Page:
Gemma Flanagan didn't think much of the pins and needles feeling in her feet when she left a Las Vegas party a few years ago. Initially she blamed it on her high heels. But when she was forced to drag herself along the street after collapsing a few days later, unable to move her legs, or speak or swallow, she realized it was something much more serious.
Guillain-Barre Syndrome is an autoimmune disease that affects one in 50,000 people in the UK. Although the exact cause is unknown, most people develop the syndrome after a viral or bacterial infection. In a nutshell, Guillain-Barre Syndrome simulates a nerve cell, causing the body to attack its own nervous system, frequently causing paralysis and sometimes causing death.
After her night out on the town, Flanagan became a part of the small percentage of people that suffer from this syndrome.
Flanagan, a flight hostess at Heathrow Airport, was on her way to work when she first collapsed. Only two short days after experiencing the initial symptoms of tingling in her legs while in Vegas, Flanagan was admitted to St. Peter’s Hospital in Chertsey, Surrey for tests. A lumbar puncture—that Flanagan couldn’t feel even though most people know it to be quite painful—alerted doctors to the seriousness of her condition and she was almost immediately diagnosed with Guillian-Barre Syndrome.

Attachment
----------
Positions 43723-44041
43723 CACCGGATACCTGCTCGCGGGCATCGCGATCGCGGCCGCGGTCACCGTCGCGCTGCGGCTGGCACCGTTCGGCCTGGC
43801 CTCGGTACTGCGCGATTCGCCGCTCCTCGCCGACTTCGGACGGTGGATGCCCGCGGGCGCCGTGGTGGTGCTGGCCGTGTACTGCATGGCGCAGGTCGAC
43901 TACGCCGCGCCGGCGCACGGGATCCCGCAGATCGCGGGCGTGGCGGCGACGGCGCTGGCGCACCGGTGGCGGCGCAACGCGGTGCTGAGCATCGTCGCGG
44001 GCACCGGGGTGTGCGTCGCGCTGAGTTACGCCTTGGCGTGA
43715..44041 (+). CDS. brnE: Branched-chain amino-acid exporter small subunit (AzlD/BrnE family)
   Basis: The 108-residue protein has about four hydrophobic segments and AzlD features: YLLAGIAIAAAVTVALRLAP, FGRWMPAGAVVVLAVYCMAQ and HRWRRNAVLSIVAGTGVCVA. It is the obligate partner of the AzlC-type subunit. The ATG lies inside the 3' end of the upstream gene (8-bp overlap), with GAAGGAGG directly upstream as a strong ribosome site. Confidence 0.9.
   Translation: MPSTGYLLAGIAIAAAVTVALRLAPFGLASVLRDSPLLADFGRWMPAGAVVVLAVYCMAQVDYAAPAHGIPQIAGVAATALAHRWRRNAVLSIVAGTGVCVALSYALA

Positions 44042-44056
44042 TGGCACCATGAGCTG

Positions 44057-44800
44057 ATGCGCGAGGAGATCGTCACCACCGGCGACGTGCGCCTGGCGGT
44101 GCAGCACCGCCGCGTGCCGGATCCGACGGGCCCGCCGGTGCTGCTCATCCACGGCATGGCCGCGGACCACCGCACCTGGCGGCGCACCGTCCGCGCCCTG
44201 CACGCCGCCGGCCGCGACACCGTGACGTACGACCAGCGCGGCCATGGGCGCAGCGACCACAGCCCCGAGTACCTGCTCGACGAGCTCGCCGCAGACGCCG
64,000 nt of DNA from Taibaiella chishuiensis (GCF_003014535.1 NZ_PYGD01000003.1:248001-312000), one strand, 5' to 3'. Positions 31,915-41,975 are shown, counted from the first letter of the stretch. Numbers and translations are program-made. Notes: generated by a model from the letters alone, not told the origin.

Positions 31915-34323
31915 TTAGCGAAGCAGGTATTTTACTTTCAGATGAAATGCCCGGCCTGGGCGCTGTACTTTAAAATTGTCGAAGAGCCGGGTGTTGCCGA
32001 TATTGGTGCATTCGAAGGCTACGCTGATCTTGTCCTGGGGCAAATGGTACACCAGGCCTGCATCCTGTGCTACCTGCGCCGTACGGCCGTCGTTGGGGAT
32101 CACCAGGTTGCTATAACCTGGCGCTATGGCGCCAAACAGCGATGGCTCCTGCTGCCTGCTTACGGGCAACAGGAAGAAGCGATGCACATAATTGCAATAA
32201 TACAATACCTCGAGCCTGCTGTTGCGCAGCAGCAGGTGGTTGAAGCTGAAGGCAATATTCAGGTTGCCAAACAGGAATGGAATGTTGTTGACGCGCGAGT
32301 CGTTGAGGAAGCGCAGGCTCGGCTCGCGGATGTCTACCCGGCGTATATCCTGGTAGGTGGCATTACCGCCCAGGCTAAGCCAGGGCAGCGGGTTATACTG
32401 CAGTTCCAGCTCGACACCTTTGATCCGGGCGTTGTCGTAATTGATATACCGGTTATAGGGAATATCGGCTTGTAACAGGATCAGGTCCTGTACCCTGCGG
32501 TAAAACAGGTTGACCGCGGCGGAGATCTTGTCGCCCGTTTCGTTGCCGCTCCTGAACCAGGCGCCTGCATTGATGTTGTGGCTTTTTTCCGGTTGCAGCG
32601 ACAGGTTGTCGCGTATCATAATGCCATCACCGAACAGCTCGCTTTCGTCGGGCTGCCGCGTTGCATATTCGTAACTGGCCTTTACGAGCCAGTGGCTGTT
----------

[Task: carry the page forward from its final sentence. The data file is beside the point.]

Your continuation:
Unfortunately for Flanagan her condition slowly worsened during the next few weeks, to the point that she was unable to smile, something that she explained to be one of the most devastating parts of her diagnosis.
“I was devastated,” Flanagan said in an interview with the Daily Mail. “I suddenly realized how serious it all was.” The same night she realized she has lost control of her face muscles, she was admitted to a high dependency unit. After loosing the ability to speak or swallow, she was then admitted to intensive care and told by doctors that there was a possibility that she could die.
Flanagan was in the intensive care unit for 10 days before she began responding to treatment and doctors were able to report a stable condition. A month later, she was moved to a hospital in Liverpool in order to be closer to her family where she began five months of physiotherapy in order to learn how to walk again.
“It was a tough time but every little thing was a big achievement,” Flanagan told the Daily Mail. “I’d get so happy if I could just wiggle my toes or hold a pen.”
Since returning home from the hospital, Flanagan has started modeling for Models of Diversity, a campaign that supports diverse models.
“I just want people to know that just because someone is disabled, or in a wheelchair or on crutches, it doesn’t mean they’re not like everybody else,” Flanagan said of her decision to model for Models of Diversity.
Flanagan is also a volunteer for the Guillain-Barre Support Group, which can be found at www.gbs.org.uk.